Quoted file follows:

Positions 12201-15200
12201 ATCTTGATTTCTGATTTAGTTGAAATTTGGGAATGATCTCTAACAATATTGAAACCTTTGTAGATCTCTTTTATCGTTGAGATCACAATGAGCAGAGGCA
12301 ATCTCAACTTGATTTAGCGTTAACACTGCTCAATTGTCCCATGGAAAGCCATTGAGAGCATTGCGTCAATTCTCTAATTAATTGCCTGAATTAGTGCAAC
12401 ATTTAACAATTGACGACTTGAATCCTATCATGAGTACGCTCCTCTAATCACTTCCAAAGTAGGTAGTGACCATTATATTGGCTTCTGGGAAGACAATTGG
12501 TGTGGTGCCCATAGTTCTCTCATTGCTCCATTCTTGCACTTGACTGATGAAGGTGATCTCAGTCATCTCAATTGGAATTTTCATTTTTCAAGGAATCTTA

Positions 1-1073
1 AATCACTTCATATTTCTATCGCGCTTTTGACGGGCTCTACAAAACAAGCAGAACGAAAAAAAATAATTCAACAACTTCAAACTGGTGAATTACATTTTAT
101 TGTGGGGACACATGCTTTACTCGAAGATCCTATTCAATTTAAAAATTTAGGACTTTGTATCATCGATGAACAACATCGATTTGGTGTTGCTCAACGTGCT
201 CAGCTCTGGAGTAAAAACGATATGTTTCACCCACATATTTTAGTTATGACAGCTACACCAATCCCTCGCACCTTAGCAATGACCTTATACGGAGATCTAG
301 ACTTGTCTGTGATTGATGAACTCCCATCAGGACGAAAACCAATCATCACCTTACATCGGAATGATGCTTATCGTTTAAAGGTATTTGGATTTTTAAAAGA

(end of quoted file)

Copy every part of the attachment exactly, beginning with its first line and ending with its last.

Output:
Positions 12201-15200
12201 ATCTTGATTTCTGATTTAGTTGAAATTTGGGAATGATCTCTAACAATATTGAAACCTTTGTAGATCTCTTTTATCGTTGAGATCACAATGAGCAGAGGCA
12301 ATCTCAACTTGATTTAGCGTTAACACTGCTCAATTGTCCCATGGAAAGCCATTGAGAGCATTGCGTCAATTCTCTAATTAATTGCCTGAATTAGTGCAAC
12401 ATTTAACAATTGACGACTTGAATCCTATCATGAGTACGCTCCTCTAATCACTTCCAAAGTAGGTAGTGACCATTATATTGGCTTCTGGGAAGACAATTGG
12501 TGTGGTGCCCATAGTTCTCTCATTGCTCCATTCTTGCACTTGACTGATGAAGGTGATCTCAGTCATCTCAATTGGAATTTTCATTTTTCAAGGAATCTTA

Positions 1-1073
1 AATCACTTCATATTTCTATCGCGCTTTTGACGGGCTCTACAAAACAAGCAGAACGAAAAAAAATAATTCAACAACTTCAAACTGGTGAATTACATTTTAT
101 TGTGGGGACACATGCTTTACTCGAAGATCCTATTCAATTTAAAAATTTAGGACTTTGTATCATCGATGAACAACATCGATTTGGTGTTGCTCAACGTGCT
201 CAGCTCTGGAGTAAAAACGATATGTTTCACCCACATATTTTAGTTATGACAGCTACACCAATCCCTCGCACCTTAGCAATGACCTTATACGGAGATCTAG
301 ACTTGTCTGTGATTGATGAACTCCCATCAGGACGAAAACCAATCATCACCTTACATCGGAATGATGCTTATCGTTTAAAGGTATTTGGATTTTTAAAAGA